And the back:

After doing 2 bird quilts and enjoying it so much I decided to continue and do a few more “smallish” quilts of other birds. Now I’m doing a pair of budgies, such little cuties they are! Here’s the photo I’m using:

I remember seeing a photo of my dad right after I was born, with me in his lap and a budgie sitting on the frame of his glasses. He would like this quilt.

Other birds waiting in the wings on my desktop are: macaws, puffins, toucans, and cockatoos. Oh, and I’m hoping for a good photo of flamingoes, one of the most interesting birds there are. I’ve got my eye out. I’ve had great luck with Pixabay, a site where you can find royalty-free images to use. Jane turned me on to that great site! I want a mama and baby flamingo.

That’s all for now….I’ll sign off here and wish everyone a productive and safe end of Winter. After having both my vaccine shots I’m breathing sighs of relief, as I know many are. I’m keeping positive that by September we will all be vaccinated and life will be truly be getting back to normal. Gathering at Zephyr with other sewing-sisters will be so gratifying! Check out our page on “Workshops” if you’re thinking of joining us, we’d love to have you. As of this writing I have 4 spaces left in my workshop.

Bye for now!

Making an Online Course

by Sandra Bruce

Oh, my! WordPress has a whole new layout….can I do this? On top of learning CourseCraft?

Since my last post (and even before) I’ve been working on an online course on how to do Material Matrix. It will not, of course, be quite the same as teaching in person, but it’s definitely the next best thing. I don’t feel like I can teach on Zoom, but doing it this way I can really control what people see and do it with the detail I want to show. CourseCraft is the platform I chose to use….Jane used it for her online class and I liked how it looked. It’s pretty easy to use and the templates are simple.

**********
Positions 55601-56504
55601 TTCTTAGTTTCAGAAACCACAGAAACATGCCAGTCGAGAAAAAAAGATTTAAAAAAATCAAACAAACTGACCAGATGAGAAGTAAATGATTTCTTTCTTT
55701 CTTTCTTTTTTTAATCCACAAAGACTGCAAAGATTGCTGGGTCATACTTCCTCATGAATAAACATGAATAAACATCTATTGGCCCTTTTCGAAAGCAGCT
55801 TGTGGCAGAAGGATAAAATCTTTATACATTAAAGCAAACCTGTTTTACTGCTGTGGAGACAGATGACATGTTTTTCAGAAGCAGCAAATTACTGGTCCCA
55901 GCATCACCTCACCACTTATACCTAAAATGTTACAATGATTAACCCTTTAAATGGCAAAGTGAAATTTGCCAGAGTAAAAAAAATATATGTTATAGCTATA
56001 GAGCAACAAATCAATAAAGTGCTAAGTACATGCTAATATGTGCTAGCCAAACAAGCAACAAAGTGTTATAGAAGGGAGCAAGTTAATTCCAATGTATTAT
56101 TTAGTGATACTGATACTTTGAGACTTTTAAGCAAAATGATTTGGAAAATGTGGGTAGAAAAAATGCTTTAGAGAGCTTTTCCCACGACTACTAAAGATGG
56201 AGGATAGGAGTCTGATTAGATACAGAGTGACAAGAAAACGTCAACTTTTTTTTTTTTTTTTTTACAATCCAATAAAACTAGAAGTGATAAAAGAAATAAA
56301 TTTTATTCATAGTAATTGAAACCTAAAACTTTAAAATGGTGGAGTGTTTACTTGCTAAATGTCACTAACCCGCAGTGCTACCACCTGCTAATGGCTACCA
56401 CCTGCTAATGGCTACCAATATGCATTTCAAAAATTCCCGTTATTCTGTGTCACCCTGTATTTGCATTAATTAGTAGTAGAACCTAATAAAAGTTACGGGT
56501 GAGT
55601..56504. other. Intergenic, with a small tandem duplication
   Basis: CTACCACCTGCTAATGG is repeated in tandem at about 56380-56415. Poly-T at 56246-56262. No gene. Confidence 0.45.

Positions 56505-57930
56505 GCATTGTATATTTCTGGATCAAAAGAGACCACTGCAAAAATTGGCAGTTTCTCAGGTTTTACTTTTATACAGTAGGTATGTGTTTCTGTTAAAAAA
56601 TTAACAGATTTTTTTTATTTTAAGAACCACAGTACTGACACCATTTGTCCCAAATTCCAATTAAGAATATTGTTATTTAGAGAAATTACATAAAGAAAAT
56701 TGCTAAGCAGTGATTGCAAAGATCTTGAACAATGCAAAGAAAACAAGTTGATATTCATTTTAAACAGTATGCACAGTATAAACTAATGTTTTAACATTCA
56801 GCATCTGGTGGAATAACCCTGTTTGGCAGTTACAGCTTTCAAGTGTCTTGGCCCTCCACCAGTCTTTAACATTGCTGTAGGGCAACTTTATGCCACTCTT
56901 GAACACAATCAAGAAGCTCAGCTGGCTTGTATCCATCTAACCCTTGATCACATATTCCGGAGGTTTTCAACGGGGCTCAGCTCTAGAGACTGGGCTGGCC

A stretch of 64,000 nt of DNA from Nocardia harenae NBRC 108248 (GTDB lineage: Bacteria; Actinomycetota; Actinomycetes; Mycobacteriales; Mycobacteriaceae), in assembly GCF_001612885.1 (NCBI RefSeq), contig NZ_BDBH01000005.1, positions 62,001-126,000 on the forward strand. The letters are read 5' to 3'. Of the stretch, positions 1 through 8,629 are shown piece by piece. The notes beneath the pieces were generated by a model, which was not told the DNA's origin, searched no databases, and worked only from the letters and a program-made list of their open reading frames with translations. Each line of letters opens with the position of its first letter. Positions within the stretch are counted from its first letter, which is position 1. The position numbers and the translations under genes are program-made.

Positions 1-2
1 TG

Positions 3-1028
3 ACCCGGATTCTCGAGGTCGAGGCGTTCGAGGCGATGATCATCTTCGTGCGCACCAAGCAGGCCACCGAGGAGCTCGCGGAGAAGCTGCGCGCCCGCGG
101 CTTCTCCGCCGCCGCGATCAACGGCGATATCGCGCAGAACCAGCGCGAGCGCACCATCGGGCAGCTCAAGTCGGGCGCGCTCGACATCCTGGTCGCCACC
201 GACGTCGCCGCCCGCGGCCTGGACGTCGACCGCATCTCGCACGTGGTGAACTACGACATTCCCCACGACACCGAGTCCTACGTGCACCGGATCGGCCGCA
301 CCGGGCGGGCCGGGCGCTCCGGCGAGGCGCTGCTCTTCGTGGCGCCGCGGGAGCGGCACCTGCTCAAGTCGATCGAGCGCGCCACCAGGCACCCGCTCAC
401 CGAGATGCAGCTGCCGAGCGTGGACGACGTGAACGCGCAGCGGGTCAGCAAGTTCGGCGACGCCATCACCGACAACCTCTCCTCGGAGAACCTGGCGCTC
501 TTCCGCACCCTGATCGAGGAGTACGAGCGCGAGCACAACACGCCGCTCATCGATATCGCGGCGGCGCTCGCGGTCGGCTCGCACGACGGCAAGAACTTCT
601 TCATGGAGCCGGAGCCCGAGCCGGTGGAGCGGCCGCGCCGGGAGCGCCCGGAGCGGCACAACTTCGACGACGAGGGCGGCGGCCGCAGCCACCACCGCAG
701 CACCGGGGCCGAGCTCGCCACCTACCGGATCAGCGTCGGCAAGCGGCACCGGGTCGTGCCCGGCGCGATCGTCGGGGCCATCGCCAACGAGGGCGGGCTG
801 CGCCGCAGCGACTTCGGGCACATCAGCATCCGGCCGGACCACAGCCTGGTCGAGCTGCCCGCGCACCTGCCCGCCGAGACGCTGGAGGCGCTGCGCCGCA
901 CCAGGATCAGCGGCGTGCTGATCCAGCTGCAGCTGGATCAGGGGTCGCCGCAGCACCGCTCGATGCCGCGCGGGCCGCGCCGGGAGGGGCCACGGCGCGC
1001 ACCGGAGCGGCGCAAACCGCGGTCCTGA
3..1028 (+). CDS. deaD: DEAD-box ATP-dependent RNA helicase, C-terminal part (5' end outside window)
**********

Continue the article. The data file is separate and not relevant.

I made a very specific “outline” of what I wanted in the videos, of which I knew there would be plenty…with thumbnails to show Gary (my trusty camera person) where the camera would need to be.

As it turned out my iPhone took good video and we decided to use it instead of a camera. In hindsight….there were limitations. The iPhone did get hot and had to be stopped after a long bit of filming. And since the mic connection was coming out of it instead of the charger it did run out of juice. Oh….and we had to put it so high up in order to see everything it needed o see that Gary couldn’t see what was being filmed. So we set up a TV to use as a monitor to view what was being filmed. That worked well. We had to configure a strange looking setup in my studio. Ironing board to the rescue!

Nice lighting was a must.

I can’t believe I did it but I had to make another sample of my “Wake Up Cup” piece, as that is the project I chose to demo in the course. I have made so many, and taught it so many times, which turned out to be a good thing, in terms of getting my cookies in a row to prep for filming.